ThatsRacin

NASCAR’s Jimmie Johnson will take extra precautions after Phoenix qualifying wreck

Jimmie Johnson’s pit crew works on the No. 48 Chevy after Johnson crashed during qualifying Friday at Phoenix International Raceway.
Jimmie Johnson’s pit crew works on the No. 48 Chevy after Johnson crashed during qualifying Friday at Phoenix International Raceway. AP

Driver Jimmie Johnson was unhurt and took responsibility for an accident during qualifying for Sunday’s Good Sam 500 NASCAR Sprint Cup race when the steering wheel in his No. 48 Chevy came out of the steering column.

“This one is on me,” Johnson said Saturday morning at Phoenix International Raceway, where his No. 48 Chevy had slammed into a SAFER barrier in Turn 2 during Friday’s final round of qualifying. “I feel good, just very thankful that I drive in an era with such safe driver compartments, softer walls, HANS devices, all those things. Years ago, that would have probably been a concussion at a minimum. To feel as good as I do – no sore spots or aches or pains – is really good. It’s a good time for the drivers of today.”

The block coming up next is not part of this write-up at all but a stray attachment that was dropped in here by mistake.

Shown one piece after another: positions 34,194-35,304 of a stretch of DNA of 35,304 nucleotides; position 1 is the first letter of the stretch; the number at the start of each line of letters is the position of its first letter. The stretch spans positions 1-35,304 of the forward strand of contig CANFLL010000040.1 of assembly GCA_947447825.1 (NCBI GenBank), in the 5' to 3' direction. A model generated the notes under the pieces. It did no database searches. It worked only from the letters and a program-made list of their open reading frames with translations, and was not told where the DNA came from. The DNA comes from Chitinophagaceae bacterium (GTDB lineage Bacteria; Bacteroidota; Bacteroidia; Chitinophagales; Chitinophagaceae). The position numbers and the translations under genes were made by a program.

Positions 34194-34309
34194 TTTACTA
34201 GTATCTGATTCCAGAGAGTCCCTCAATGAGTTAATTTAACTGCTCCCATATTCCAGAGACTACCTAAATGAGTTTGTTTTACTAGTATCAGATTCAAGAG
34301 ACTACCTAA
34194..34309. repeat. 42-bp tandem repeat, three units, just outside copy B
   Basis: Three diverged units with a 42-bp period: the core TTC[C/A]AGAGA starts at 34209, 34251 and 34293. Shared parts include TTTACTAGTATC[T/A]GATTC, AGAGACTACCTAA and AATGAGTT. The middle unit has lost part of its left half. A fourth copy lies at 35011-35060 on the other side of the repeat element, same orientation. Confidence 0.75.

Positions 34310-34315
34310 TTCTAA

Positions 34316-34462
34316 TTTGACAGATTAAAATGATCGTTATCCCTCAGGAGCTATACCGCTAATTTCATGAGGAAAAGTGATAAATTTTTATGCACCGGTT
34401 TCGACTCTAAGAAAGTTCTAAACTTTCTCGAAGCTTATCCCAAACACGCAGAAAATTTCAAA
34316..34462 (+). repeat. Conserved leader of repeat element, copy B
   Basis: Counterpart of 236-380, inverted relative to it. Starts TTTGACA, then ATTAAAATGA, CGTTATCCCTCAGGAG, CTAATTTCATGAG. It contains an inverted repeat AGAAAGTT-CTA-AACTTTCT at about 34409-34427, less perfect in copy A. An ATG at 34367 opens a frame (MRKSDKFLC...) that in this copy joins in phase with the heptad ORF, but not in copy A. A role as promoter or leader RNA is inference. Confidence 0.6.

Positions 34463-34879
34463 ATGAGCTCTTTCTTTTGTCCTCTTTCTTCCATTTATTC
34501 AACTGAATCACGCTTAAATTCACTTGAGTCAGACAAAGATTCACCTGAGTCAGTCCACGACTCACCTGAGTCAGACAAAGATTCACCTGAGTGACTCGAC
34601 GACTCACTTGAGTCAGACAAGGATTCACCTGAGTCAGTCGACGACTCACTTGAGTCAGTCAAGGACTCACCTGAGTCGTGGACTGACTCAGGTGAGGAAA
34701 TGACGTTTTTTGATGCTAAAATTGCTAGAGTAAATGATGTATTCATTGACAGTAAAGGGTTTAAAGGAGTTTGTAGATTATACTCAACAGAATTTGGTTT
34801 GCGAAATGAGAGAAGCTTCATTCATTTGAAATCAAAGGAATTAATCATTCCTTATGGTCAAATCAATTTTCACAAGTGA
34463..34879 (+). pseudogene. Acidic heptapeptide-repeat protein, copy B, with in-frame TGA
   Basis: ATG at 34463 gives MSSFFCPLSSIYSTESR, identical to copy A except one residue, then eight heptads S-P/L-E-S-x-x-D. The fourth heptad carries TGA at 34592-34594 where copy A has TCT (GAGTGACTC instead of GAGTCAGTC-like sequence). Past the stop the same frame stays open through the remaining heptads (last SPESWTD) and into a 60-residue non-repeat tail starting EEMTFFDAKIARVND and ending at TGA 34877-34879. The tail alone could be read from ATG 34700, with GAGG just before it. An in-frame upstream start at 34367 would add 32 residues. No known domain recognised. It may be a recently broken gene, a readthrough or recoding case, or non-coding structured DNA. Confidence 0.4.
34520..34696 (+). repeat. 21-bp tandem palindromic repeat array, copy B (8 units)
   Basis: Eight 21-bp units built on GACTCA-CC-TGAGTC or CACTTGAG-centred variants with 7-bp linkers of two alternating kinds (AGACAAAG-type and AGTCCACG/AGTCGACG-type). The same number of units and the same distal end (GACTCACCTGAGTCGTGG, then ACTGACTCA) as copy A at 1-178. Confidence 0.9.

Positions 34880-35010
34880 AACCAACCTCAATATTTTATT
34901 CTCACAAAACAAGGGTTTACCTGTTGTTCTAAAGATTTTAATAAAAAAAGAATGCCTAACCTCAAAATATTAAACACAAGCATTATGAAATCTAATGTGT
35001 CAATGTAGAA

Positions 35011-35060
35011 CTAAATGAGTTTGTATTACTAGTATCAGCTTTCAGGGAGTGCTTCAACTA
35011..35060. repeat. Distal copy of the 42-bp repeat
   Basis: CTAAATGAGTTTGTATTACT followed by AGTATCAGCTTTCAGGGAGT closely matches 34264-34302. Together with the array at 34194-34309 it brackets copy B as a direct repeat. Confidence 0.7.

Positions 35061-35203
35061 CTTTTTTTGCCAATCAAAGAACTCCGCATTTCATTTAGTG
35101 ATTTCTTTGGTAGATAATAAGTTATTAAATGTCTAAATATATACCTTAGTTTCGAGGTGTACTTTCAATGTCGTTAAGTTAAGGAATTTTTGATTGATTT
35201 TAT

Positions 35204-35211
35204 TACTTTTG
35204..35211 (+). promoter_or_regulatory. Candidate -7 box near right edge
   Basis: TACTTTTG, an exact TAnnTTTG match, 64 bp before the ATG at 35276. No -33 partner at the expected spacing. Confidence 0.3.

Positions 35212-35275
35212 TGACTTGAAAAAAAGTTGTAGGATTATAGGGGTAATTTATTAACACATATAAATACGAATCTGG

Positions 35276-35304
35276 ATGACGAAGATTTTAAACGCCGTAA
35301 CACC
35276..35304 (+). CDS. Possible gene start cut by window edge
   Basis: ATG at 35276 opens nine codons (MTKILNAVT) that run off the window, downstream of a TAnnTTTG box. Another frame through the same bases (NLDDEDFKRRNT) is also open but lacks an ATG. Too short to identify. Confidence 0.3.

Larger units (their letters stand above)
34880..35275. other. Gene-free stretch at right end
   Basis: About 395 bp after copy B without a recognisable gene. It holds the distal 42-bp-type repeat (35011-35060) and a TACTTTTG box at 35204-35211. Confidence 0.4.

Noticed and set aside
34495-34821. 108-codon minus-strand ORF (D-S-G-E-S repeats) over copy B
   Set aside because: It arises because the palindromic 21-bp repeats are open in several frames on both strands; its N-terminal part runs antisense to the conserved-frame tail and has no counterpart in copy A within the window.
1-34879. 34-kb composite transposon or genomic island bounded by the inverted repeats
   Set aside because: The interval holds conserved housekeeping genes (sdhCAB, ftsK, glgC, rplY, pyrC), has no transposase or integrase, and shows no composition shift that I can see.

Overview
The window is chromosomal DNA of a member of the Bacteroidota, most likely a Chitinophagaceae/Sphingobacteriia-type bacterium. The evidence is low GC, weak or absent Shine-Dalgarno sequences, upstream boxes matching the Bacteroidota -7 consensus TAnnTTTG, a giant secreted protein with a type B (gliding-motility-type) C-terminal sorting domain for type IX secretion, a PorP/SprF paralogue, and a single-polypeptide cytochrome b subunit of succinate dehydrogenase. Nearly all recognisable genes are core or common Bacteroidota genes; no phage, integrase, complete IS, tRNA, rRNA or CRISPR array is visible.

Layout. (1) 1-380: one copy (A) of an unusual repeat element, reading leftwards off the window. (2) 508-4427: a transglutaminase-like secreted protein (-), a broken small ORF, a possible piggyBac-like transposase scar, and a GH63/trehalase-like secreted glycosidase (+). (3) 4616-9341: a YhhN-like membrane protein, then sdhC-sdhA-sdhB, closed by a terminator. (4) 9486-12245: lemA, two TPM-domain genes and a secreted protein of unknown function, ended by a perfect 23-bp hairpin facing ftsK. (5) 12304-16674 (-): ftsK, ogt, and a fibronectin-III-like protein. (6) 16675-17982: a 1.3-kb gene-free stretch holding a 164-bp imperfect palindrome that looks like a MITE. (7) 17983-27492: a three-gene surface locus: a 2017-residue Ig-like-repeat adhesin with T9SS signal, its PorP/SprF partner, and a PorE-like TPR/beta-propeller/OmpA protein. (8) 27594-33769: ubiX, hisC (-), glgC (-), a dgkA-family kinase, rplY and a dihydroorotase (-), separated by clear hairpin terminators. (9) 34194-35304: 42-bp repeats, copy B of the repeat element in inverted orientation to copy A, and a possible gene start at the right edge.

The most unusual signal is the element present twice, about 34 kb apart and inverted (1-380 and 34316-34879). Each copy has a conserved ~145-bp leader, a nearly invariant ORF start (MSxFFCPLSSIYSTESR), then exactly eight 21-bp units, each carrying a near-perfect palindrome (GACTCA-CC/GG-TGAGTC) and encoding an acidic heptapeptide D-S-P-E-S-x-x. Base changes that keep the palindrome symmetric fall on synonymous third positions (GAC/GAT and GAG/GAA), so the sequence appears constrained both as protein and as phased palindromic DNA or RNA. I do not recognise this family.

Johnson said he should have checked before going on his qualifying run that the steering wheel was secured in the column.

“I’ve always believed that my belts, my HANS (device), my helmet being buckled and my steering wheel are my responsibility,” said Johnson, who will use a backup car and start from the rear of the field Sunday. “Those three or four connection points are my life line. I am completely shocked that happened to me. I’ve never had this happen. I’ve seen it happen to others and I’ve thought, ‘How in the world does that happen?’ Well, it just happened to me. It’s just a freak thing.”

Johnson said as he went into Turn 1, he pulled on the steering wheel and it came out of the column. He said he looked into the steering shaft, saw it spinning and knew he couldn’t put the wheel back in.

“I was just sitting there with no steering and holding the steering wheel, staring at the blue wall, and I was along for the ride at that point,” he said. “Hold on. Maybe a four letter word or two crossed my mind as well. When I saw the blue and the angle that I was at and the speed I was at, I knew it was going to be a big impact.”

Johnson will now add steering-wheel security to his checklist every time he takes his car on the track.

“We’ve just got to make sure we get these wheels locked on,” Johnson said. “I’m going to make some small changes in my routines in getting in the car. We have lines in the steering shaft to make sure that your steering wheel is straight; I’m going to have an additional line to make sure that the steering wheel is on far enough and hopefully it is locked at that point. I’m going to put that into effect right away.”

 
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